The WSET was established for those working in retail, and the Court for those working in restaurants. While initially they were both restrictive in who could take their courses, in recent decades they have opened enrollment to virtually anyone willing to pay tuition.

“The courses at the Court of the Master Sommeliers have a much greater focus on the service side of things and require you to have restaurant experience to get the advanced certification, [while] the WSET is slightly more on the academics of wine,” explained Brad du Plessis, head of the Academy, who is currently pursuing a WSET diploma.

The Academy provides online wine courses offered collaboratively by the online wine retailer “The pandemic has been good to e-retailers,” explained du Plessis, who joined the team at in the early months of the pandemic during a hiring push.

“There were a lot of amazing people joining the team who did not have a foundational wine knowledge. I talked to our management about running an internal wine class to get people up to speed on wine basics 101. … They said, ‘This is great but . . . let’s do this for our customers [too]’.”

The academy offers three six-week courses a year (101, 201 and 202); the initial 101 offering had 65 students, and du Plessis described the palpable excitement in the virtual room during the class sessions as “lightning in a bottle.”

In addition to their Academy, also recently hosted the first U.S.-based kosher WSET Level 2 Award in Wines course. (The WSET offers three certificates and a more advanced diploma, the Master of Wine.) Raykher, who took the Level 2 course and graduated with distinction, came into the course already quite self-educated on wine. (“For me that involved reading a lot of books . . . and of course tasting a lot of wine,” he explained.) For Raykher, wine is a passion, but his day job is in finance, with a focus on zero-carbon renewable energy projects.

“I was surprised how many people were signing up for courses like this. It was not a cheap class, at 900-odd dollars,” said Raykher, explaining that this level of interest in kosher wine courses “is clearly rather a new thing.” He also noted that half the participants were women, which was an interesting deviation from the male-dominated Rogov forum.

I spoke to a few of Raykher’s classmates, all of whom came to wine from a different path. Meredith Kellman, a social worker who lives in West Orange, New Jersey, said she discovered wine after looking for new evening activities about eight years ago. “I saw a Facebook event for a wine tasting at a liquor store in Monsey; I went, and the manager of the store led us through a tasting of about 10 different wines … that started my [wine] journey. … It’s a great hobby and I just love it.”

The appreciation of wine sometimes comes only after an appreciation of another spirit, according to Jules Polonetsky, who came to wine appreciation as a hobby and also joined the WSET course. Based in Potomac, Maryland, Polonetsky is the CEO of a global technology policy think tank. “Like many, for me wine is what you had on Shabbos,” he said. I did not stray far from a cabernet or a merlot. I’d choose an Israeli bottle to support Israel. That was the extent of my wine appreciation.

“Wine was not so accessible,” Polonetsky continued. “It is a complicated, multi-layered thing. Frankly, I was too busy to dig into wine. COVID changed that. I had more time at home to explore. … So when all of a sudden there was an opportunity to have a kosher wine training and I was home Thursday nights, it was a fantastic opportunity to dig in.”

It is not just and WSET that are providing new opportunities for kosher wine education. Cornell University, which has offered a very popular undergraduate wine appreciation course since the 1950s, is using kosher wines in its tastings. For the first time this semester, working with Cornell’s Hillel to provide the necessary kosher wines, it has kosher-observant students enrolled in the course.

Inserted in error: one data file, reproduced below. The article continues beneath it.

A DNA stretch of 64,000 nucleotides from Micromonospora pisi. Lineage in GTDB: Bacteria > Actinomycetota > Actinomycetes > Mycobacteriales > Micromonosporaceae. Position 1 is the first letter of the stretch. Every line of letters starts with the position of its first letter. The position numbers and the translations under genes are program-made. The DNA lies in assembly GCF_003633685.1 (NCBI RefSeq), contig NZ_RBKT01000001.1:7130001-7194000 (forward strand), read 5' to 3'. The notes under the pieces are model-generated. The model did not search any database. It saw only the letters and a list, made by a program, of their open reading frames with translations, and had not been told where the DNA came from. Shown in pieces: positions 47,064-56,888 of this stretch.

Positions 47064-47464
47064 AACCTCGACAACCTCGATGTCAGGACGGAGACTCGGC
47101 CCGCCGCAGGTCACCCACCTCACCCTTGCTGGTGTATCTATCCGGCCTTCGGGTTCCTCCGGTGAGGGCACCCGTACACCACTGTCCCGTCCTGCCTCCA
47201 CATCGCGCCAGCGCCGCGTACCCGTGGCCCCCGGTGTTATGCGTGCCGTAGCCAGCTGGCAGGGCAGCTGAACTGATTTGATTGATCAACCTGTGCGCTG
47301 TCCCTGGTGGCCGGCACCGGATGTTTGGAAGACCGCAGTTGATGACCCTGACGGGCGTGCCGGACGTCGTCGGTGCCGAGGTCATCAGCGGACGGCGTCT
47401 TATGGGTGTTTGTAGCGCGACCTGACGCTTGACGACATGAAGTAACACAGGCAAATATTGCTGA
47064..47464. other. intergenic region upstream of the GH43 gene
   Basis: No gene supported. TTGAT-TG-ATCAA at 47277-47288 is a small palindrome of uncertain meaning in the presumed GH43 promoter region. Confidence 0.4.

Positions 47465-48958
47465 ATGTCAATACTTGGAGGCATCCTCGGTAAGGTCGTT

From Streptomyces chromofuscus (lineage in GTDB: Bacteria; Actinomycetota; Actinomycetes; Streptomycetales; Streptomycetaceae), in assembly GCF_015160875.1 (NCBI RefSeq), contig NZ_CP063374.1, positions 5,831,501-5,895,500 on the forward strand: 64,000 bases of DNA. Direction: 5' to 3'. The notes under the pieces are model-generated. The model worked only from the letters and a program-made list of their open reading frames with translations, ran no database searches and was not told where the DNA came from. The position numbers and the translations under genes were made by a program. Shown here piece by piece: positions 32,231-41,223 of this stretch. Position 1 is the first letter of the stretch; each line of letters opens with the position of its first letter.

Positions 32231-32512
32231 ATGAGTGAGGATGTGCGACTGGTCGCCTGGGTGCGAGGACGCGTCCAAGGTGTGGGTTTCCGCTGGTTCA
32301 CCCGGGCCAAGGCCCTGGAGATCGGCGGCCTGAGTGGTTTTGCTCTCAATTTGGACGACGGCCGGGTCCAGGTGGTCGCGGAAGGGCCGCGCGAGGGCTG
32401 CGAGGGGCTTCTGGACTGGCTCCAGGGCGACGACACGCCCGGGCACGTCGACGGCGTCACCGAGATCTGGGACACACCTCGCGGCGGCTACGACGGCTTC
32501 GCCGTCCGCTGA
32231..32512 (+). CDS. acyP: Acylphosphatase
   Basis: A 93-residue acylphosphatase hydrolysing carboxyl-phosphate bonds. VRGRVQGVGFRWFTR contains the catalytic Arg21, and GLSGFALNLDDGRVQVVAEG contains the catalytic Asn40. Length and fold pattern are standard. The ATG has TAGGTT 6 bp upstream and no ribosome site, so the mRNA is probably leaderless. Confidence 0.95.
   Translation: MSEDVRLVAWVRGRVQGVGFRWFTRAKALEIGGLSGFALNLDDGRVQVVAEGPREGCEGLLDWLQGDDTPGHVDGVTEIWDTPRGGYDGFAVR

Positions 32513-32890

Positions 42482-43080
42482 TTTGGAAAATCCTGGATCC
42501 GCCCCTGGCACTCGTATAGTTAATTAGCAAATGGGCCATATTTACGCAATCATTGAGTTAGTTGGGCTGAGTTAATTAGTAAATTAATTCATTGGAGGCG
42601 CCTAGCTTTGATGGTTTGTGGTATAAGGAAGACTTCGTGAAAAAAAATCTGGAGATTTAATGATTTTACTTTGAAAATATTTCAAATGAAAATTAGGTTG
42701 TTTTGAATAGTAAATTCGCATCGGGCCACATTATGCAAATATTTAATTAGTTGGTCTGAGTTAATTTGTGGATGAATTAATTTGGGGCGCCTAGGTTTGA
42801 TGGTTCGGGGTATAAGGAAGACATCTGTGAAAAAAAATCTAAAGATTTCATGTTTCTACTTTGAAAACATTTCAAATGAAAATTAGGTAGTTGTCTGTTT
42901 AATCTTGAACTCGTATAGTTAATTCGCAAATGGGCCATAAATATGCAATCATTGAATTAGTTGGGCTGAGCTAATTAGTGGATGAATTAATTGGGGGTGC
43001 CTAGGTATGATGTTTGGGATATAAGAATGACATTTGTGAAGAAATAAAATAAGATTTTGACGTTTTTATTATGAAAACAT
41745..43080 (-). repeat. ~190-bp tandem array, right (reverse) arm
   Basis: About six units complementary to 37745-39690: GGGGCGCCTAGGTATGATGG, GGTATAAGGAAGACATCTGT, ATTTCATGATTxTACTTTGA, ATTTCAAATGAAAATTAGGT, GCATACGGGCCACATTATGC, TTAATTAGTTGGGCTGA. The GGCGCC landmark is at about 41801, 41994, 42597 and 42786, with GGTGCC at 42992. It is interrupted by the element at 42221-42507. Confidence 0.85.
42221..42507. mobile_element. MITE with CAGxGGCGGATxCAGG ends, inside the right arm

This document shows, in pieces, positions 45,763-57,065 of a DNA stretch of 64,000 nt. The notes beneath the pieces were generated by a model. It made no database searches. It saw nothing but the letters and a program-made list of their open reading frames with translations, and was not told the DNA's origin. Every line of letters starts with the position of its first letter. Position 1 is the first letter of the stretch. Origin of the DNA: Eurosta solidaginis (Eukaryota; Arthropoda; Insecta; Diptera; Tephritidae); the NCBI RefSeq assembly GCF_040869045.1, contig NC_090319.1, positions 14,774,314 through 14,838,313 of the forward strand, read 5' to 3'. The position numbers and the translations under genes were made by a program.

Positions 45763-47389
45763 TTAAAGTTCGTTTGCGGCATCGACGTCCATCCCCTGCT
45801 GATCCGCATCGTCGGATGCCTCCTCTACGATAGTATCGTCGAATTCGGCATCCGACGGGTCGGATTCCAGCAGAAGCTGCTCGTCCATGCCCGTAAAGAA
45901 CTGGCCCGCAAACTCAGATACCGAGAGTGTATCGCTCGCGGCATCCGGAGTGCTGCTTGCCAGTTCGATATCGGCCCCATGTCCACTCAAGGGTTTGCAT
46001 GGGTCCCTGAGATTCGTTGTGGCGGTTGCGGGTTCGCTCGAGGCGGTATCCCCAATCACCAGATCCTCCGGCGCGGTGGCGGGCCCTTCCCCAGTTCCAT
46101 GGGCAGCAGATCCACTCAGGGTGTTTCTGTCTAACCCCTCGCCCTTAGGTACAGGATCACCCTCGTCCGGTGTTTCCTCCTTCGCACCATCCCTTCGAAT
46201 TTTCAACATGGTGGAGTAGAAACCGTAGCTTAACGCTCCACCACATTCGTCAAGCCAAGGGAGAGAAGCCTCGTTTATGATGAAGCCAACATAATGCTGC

According to Rabbi Ari Weiss, executive director of the Hillel: “The professor was more than open to working with us. This is a pilot project for us. Once we are able to let students know that this is an option, I think it will increase enrollment in the course.”

The Impact of Education on the Kosher Wine World

I asked everyone I spoke to for this article what the impact of wine education was on the demands of kosher wine consumers. All agreed it was having a positive impact on the kosher wine industry, but not all agreed on the nature of the impact.

According to Weir, as wine consumers become more educated, they stop buying wines because of what some critic wrote. “They taste and buy what they like themselves. … and at least those who visit Hagafen … are drawn to drier, bigger, bolder wines.”

Gabriel Geller, of Royal Wine Corp., sees a somewhat different trend: “People are really starting to open their minds. It is no longer ‘Give me the cab, give me the cab, give me the cab.’ People, when they come to wine from whisky and other hard liquor, are drawn at first towards those big, bold, fruit-forward wines. However, those who really get into it, they eventually try other stuff and can be drawn to more elegant wines. I know a lot of people who focused on big, bold Israeli and Californian wines, and are now much more diverse in their tastes.”

Before the WSET/ course, said Kellman, “all I knew was Israeli wine. It made up my entire collection … and I discovered that I really have a taste for Spanish wines. That is where I am going to see my biggest area of growth.”

Polonetsky said that as a result of the WSET course, “I started buying every wine book I could get my hands on, from halacha [Jewish law] to [wine] encyclopedias, to wine follies. I really started realizing that if I understood the difference between a Tempranillo and a Montepulciano, grapes that I never would have ventured to try before; without some understanding of the nuances, I probably would never have appreciated them. The education has opened me up to a much broader diversity of wines … and it has broadened my palate.”

Polonetsky made one final point in summing up the value of wine education. “Wine is maybe unfairly kept from the layman. If you walk into a wine store and you don’t have an education, you are just picking names and brands.”

It was a point that reminded me of a conversation I had with a kosher wine industry executive several years ago. I asked him if kosher consumers were becoming more educated, and he said, “I hope so. To quote Sy Syms, ‘An educated consumer is our best customer.’”